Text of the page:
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Jeremy Hunt: I’m Scrooge with a plan to save Christmas by beating evil inflation

12 Nov 2022 4 minute read
Jeremy Hunt. Photo Victoria Jones. PA Images

Jeremy Hunt has declared he is “Scrooge” out to save Christmas as he warned of “horrible decisions” on tax and spending to crack down on “evil” inflation and restore stability to shorten a recession “made in Russia”.

The Chancellor has promised a “rabbit-free budget” prioritising “honesty” and “sound money”, whereby people with the broadest shoulders will bear the brunt of rising costs to help balance the books.

Insisting the British public want the Tories to be trustworthy rather than “popular”, he said the plan in the week ahead is to deliver “certainty” to families and businesses that the Government has a plan to restore stability to the economy.

“That will be job done, as far as Thursday is concerned,” he said.

In an interview with the Sunday Times, Mr Hunt said the “tragedy” of Trussonomics was that both the former PM and her chancellor had the right idea about boosting growth.

But he said it was a “mistake” to act without showing “we can pay our way as a country”, adding that he will “put people ahead of ideology”.

He suggested he will not be pulling any rabbits out of the hat when he delivers his highly anticipated autumn statement next week, unlike his predecessor – who dramatically whipped out a cut to the top rate of income tax in his ill-fated “fiscal event”.

“I think it is fair to say this is going to be the first rabbit-free budget for very many years,” the Chancellor said.

“I’m sorry to disappoint but no, this is not going to be a time for rabbits I’m afraid.”

Horrible decisions

He warned people can expect some “very horrible decisions” as part of a bid to “get us back into the place where we are the fantastic country that we all want to be”.

“I’m Scrooge who’s going to do things that make sure Christmas is never cancelled,” he declared.

Mr Hunt said he is expecting the country to enter an official recession after GDP shrank by 0.2% between July and September.

“The question is not really whether we’re in recession, but what we can do to make it shorter and shallower,” he said.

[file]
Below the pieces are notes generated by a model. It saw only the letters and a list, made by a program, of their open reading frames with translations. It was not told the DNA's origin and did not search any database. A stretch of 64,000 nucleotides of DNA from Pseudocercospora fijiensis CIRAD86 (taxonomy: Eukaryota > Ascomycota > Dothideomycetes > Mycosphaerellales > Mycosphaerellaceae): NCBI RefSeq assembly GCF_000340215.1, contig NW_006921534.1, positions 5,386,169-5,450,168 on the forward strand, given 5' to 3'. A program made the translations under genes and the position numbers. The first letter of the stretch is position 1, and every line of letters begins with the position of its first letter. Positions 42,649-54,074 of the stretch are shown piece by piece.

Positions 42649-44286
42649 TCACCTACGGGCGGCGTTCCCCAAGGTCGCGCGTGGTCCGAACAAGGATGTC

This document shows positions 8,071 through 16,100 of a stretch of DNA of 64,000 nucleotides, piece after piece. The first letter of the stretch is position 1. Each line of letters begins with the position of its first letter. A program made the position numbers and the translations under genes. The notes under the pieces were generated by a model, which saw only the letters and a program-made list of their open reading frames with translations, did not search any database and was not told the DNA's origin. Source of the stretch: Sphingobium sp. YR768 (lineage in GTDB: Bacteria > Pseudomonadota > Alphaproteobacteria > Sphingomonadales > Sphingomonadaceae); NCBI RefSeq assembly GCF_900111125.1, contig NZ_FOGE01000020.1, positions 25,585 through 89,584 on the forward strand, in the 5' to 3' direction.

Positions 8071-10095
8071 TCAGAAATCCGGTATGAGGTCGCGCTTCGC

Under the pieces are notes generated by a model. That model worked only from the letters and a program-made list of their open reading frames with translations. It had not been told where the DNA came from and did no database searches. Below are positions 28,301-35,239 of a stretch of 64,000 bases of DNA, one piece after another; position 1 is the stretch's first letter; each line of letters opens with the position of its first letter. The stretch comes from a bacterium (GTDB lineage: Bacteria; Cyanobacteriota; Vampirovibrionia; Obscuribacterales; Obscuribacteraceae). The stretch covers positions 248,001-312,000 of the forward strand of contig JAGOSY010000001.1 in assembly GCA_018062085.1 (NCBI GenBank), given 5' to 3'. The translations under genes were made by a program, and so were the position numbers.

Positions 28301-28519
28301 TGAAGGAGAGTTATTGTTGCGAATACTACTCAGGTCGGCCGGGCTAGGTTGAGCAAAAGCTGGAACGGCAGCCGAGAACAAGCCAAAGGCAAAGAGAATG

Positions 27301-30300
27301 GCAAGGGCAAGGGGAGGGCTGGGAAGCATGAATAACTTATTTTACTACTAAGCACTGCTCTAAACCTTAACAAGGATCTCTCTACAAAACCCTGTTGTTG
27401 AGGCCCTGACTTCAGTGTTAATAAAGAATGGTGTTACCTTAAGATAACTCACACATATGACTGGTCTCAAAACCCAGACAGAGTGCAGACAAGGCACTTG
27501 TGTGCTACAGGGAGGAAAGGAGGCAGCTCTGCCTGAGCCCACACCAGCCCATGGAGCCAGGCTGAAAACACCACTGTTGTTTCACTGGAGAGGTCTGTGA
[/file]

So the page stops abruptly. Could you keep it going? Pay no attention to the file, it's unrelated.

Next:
He insisted the “number one thing” he can do on Thursday is help tackle sky-high inflation.

“If we can, with the Bank of England, control inflation, then we will be able to contain the global rise in interest rates, contain the rises in mortgage rates that people are seeing, contain the cost of loans that businesses borrow, and have a chance of getting back on track,” he said.

“But that stability is what has been missing — mainly thanks to Putin’s invasion of Ukraine. This is a ‘made in Russia’ recession and we need to restore that stability as the first step to growth.”

He also made the case for “honest money” and “honest politicians”.

Low taxes

“For Conservatives, we all understand that a successful economy, a dynamic economy, needs to have low taxes and sound money,” he said.

“But sound money has to come first and, you know, Margaret Thatcher said there’s nothing moral about spending money you don’t have.”

Mr Hunt said Liz Truss and Kwasi Kwateng were “absolutely right” that the UK will have to “unlock the growth paradox” if it is to pay for the NHS and good public services.

“That insight is absolutely correct and I will spend as much time talking about growth as I’m talking about tax rises and spending cuts on Thursday, because it is really important that we address those issues,” he said.

“But it was a mistake to do so without the OBR forecasts that showed that we can pay our way as a country.”

In a sign of what is to come on Thursday, Mr Hunt said “people with the broadest shoulders will bear the heaviest burden”.

It is understood a cut to the threshold at which the highest earners start paying the top rate of tax is among the options under consideration.

But he indicated a wider cohort will eventually be hit by a hike in energy costs, as the Government cannot afford to take the sting out of their bills forever.

“We have to be honest with people – it’s not possible to subsidise people’s energy bills indefinitely,” he said.

While this will likely take a toll across the board, the Sunday Times suggested the Chancellor is looking at a package of support to shield the most vulnerable, including pensioners and those on benefits, from April.


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Cathy Jones
Cathy Jones
23 days ago

No, Putin’s Russia has affected many things, including global economics, but it cannot be blamed for the UK’s recession. EVERY OTHER G7 NATION HAS SEEN THEIR ECONOMIES GROW/ THE UK HAS NOT. “Not only is the UK the only major economy to be shrinking in the three months to September, but it is the only one not to have recovered in full the chunk of the economy lost during the pandemic. Amazingly, the UK still has an economy 0.4% smaller than in the quarter before the pandemic in Q4 2019. That is not the case for the US (+4.2%), Canada, Italy… Read more »

Donna OBrien
Donna OBrien
23 days ago

Honest?? If he really wanted to be honest then he’d mention the Brexit lies and the disaster that has caused the economy. What a load of croc, playing only to those that will allow themselves to be taken in by his nonsense and too lazy to read anything other than the mail.

Y Tywysog Lloegr a Moscow
Y Tywysog Lloegr a Moscow
21 days ago

Is he on drugs?
Recession made in Moscow …. seemingly targetted specifically at the disUK, since the EU nations seem to be getting by far better

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